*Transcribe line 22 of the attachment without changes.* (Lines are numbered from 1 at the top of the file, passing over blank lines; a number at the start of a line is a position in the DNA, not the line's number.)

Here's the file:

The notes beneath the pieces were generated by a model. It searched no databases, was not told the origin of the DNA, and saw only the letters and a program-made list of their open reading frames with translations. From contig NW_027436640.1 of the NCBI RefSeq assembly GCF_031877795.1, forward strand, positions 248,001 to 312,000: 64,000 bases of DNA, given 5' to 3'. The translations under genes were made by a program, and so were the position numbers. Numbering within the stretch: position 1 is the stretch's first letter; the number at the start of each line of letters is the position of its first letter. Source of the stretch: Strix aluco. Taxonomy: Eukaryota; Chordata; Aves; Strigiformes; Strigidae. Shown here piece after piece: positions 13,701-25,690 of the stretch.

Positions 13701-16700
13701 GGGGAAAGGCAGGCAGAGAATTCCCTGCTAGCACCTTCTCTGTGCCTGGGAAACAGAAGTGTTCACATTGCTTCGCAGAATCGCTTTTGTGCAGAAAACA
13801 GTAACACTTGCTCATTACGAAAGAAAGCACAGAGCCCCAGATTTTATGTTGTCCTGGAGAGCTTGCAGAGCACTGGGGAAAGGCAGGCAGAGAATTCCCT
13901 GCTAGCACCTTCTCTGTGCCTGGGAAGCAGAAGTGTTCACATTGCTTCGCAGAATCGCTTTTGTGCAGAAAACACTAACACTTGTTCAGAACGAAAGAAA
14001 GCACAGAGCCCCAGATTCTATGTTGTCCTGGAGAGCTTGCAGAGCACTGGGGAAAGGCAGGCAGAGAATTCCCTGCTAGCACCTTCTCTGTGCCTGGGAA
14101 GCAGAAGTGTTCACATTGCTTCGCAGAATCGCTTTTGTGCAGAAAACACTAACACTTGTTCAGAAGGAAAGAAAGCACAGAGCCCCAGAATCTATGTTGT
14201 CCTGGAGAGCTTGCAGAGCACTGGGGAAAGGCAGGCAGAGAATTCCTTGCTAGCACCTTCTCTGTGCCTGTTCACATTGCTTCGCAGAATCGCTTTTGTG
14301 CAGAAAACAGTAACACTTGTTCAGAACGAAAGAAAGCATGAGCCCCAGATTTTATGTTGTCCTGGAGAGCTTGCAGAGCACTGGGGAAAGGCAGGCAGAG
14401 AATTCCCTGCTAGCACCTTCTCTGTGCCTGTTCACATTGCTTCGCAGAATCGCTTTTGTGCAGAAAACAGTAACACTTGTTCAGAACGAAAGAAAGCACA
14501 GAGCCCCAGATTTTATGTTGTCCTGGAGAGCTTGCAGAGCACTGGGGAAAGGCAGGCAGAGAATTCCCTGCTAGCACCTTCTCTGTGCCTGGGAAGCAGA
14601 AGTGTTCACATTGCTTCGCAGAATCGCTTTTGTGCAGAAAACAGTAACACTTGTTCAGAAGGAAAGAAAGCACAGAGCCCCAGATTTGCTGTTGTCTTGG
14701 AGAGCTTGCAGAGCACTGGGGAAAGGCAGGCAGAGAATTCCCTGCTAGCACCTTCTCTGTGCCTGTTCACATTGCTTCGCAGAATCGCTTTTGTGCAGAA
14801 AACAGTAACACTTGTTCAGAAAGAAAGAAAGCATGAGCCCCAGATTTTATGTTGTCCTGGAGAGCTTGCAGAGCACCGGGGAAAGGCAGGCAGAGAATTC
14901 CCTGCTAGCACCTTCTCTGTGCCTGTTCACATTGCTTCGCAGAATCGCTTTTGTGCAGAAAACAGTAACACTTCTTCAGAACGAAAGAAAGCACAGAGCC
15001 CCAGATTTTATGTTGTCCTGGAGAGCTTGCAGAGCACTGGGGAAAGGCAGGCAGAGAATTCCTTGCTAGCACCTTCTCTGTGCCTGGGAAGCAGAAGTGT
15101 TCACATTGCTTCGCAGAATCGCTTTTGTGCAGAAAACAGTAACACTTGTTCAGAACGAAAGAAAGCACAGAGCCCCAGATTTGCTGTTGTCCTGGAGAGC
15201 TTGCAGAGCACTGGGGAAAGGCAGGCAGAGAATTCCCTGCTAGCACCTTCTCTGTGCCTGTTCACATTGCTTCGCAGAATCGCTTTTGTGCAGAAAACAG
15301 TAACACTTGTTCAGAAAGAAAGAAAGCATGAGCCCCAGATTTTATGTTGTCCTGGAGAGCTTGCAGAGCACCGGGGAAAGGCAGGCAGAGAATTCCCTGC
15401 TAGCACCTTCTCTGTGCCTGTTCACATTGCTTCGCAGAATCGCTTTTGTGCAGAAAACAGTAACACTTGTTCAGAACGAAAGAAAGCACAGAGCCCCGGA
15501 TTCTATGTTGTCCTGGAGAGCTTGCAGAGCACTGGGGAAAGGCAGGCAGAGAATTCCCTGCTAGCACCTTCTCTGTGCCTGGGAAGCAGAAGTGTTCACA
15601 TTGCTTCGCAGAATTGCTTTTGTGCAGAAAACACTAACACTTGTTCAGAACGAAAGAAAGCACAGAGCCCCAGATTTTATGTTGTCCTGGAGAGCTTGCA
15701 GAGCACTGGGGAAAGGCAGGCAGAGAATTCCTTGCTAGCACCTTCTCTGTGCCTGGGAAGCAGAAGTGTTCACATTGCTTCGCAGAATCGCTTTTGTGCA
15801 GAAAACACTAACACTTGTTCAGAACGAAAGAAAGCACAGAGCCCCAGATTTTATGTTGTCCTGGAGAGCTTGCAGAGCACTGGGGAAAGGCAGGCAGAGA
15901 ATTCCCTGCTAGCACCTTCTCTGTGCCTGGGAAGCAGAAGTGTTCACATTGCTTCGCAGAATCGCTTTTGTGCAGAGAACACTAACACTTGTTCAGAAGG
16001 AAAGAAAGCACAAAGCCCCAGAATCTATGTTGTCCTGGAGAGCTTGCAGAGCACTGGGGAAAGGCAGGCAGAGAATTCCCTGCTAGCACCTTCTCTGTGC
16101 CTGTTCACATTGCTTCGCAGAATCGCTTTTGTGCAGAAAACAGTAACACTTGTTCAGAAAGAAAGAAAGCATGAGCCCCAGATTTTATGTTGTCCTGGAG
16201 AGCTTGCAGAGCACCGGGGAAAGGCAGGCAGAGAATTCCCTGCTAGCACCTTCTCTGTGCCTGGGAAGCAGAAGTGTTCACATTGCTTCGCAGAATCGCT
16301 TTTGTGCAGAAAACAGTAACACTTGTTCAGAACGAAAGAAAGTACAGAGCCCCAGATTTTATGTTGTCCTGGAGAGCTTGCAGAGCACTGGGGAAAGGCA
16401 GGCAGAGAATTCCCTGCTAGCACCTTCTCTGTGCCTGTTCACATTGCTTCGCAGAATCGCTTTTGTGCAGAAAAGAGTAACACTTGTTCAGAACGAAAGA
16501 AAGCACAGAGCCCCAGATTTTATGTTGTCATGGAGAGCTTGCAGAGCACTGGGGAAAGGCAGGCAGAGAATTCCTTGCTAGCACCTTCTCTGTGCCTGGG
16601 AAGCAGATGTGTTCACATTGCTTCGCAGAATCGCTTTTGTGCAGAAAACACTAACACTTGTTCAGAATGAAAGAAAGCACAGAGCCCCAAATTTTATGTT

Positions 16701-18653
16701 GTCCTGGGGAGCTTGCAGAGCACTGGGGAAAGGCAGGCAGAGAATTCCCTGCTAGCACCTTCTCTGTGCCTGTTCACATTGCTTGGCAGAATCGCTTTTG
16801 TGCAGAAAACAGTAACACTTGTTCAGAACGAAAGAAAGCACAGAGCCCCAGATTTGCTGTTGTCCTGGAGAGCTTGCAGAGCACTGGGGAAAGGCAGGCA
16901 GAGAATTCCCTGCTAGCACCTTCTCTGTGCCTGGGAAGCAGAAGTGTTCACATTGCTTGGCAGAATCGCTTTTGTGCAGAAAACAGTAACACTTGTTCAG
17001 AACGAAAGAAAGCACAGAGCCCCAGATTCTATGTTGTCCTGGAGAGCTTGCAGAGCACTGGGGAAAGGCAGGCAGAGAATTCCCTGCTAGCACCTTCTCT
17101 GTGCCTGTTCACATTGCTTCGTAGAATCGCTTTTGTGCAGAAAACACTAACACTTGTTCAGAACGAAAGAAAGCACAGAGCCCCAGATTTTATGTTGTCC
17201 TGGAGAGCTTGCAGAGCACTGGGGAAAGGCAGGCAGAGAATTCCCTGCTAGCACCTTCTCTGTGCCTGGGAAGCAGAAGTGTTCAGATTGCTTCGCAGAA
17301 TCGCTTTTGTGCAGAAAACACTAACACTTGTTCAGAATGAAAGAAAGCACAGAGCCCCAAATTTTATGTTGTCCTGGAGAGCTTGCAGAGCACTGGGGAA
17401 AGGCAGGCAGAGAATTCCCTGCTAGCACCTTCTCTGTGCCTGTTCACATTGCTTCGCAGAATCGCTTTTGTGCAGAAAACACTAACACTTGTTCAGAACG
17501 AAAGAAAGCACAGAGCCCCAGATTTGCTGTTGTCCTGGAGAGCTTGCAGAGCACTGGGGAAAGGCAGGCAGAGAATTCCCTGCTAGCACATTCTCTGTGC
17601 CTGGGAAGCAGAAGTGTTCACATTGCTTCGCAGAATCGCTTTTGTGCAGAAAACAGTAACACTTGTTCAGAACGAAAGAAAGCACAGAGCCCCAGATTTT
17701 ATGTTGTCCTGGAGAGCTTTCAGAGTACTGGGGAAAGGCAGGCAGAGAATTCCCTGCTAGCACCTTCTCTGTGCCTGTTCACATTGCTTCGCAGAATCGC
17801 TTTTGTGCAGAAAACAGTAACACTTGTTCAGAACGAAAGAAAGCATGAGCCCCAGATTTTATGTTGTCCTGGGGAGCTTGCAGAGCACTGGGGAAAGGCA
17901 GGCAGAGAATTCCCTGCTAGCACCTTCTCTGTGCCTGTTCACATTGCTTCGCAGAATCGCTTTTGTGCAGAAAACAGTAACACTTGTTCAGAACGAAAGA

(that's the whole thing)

15601 TTGCTTCGCAGAATTGCTTTTGTGCAGAAAACACTAACACTTGTTCAGAACGAAAGAAAGCACAGAGCCCCAGATTTTATGTTGTCCTGGAGAGCTTGCA